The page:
YOUNGSTOWN - Faith-based community leaders in Youngstown are urging opponents of Senate Bill 5 to continue efforts to repeal what they're calling an oppressive, unproductive law.
''This bill does not create one job ... this bill does not create one job, but it threatens thousands of teachers, nurses and other public responders can be fired at will,'' said the Rev. Michael Harrison, pastor of Union Baptist Church. ''It gives entirely too much power to the boss and not enough power to the employee.''
Harrison and other church leaders Friday lashed out at the new law restricting the bargaining rights of public sector union workers, pledging to keep working toward having it appear on November's ballot in hopes of a repeal.
''Senate Bill 5 is a bill that will oppress working people, will oppress children, will oppress seniors, will oppress those doing their best to live and to contribute to the American dream,'' said Amariah McIntosh, pastor of Phillips Chapel CME Church.
Proponents say the bill is needed to help the state battle a budget deficit and to also level the playing field for local governments when they negotiate contracts with unions.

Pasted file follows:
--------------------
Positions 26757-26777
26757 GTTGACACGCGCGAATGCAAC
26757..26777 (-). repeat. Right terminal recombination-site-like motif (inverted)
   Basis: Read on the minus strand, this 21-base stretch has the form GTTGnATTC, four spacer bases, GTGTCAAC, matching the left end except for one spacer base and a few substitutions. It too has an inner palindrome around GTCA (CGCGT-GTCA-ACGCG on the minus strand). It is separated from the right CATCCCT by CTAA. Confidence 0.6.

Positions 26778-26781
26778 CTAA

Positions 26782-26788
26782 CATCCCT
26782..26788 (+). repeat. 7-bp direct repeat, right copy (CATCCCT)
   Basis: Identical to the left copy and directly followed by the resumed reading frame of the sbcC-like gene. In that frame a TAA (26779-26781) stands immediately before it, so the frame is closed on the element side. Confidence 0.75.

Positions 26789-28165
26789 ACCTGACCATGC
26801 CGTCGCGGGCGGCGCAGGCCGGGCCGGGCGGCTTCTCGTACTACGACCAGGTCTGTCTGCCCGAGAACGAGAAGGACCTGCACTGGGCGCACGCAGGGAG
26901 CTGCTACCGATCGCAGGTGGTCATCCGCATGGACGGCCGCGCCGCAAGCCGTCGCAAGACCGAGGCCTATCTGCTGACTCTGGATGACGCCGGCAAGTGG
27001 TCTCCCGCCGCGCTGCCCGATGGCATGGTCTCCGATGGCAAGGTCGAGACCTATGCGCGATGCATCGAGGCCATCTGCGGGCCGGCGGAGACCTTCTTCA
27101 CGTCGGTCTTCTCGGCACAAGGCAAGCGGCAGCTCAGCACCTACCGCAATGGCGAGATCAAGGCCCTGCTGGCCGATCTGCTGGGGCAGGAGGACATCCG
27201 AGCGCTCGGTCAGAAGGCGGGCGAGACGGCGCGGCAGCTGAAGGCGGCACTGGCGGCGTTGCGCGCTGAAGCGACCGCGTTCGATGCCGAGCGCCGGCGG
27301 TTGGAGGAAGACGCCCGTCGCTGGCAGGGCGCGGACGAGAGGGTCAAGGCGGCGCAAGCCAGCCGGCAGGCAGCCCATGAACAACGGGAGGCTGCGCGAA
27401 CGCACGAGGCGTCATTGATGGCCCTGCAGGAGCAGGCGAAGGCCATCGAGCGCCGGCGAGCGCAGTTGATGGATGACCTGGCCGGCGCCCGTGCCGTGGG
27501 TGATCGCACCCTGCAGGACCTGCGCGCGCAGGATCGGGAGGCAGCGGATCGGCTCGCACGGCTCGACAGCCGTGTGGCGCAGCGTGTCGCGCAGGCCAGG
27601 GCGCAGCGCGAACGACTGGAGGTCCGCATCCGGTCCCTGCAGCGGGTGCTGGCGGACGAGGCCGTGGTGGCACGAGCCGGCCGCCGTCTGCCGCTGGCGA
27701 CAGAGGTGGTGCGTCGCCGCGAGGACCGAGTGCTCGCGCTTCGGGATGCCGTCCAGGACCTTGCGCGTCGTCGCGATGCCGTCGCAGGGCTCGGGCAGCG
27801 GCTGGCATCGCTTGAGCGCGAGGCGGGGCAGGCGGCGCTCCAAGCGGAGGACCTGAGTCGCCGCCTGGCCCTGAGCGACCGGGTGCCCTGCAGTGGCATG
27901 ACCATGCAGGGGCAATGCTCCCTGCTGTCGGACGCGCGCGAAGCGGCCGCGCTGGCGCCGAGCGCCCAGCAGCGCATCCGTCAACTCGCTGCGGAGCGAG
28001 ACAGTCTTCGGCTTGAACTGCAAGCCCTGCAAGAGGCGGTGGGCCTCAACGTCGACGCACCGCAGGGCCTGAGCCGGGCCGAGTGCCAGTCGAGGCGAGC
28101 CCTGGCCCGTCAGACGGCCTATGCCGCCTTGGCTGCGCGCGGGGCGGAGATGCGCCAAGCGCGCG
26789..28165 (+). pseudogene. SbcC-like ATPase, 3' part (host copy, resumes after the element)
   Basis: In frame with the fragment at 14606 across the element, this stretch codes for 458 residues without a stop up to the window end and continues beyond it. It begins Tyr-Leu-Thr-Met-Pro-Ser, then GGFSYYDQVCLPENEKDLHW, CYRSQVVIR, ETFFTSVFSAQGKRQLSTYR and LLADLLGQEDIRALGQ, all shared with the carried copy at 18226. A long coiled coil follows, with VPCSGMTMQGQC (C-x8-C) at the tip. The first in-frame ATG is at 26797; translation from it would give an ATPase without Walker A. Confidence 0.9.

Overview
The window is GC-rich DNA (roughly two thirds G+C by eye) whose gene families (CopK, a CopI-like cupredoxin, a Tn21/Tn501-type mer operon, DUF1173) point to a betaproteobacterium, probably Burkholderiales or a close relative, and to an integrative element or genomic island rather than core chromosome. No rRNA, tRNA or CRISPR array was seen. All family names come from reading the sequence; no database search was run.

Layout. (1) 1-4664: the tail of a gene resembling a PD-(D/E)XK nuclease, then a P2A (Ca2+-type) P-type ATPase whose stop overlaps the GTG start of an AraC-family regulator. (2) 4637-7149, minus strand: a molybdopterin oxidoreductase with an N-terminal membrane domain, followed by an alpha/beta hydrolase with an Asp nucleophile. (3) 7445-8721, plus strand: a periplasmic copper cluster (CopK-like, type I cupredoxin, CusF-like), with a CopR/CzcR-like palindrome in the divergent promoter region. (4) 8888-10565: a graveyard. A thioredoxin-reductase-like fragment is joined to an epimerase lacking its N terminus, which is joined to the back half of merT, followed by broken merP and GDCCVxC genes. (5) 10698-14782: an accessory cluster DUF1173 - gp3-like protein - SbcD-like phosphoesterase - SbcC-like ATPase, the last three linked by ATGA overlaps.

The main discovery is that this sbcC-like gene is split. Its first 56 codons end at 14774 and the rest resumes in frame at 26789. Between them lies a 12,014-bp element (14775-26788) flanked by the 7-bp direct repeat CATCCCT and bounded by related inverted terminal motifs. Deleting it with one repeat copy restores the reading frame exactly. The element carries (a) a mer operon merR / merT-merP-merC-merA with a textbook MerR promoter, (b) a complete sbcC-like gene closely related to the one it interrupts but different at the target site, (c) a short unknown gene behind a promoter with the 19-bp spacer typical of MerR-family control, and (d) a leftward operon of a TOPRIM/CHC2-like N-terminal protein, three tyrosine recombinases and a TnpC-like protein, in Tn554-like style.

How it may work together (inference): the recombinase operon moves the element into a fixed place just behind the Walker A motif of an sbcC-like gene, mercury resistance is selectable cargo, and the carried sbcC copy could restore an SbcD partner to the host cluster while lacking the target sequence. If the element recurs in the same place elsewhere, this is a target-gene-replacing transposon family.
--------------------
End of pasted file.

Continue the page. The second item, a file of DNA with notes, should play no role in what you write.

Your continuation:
Ohio Gov. John Kasich signed the bill into law earlier this year; however, a ballot challenge has stalled its implementation.
A message seeking comment was left with the repeal opposition, Building a Better Ohio, an organization supportive of the reforms.
Friday's event was announced by We Are Ohio, an organization supportive of the repeal.
Kenneth Simon, pastor of New Bethel Baptist Church said the fight against Senate Bill 5 is more than a Democrat, labor or black and white issue, ''it's a human rights issue, a fundamental right that every hard working American should have and deserves.''
''The right to bargain collectively has been at the foundation and the core of our democracy,'' Simon said.
Jaladah Aslam, president of the Youngstown-Warren Black Caucus, said collective bargaining protects fairness for workers, especially minority workers.
''It is imperative that if we want to continue to be fair to women and minorities that we repeal this most aggressive, regressive and egregious legislation,'' said Aslam, staff representative for American Federation of State, County and Municipal Employees Ohio Council 8.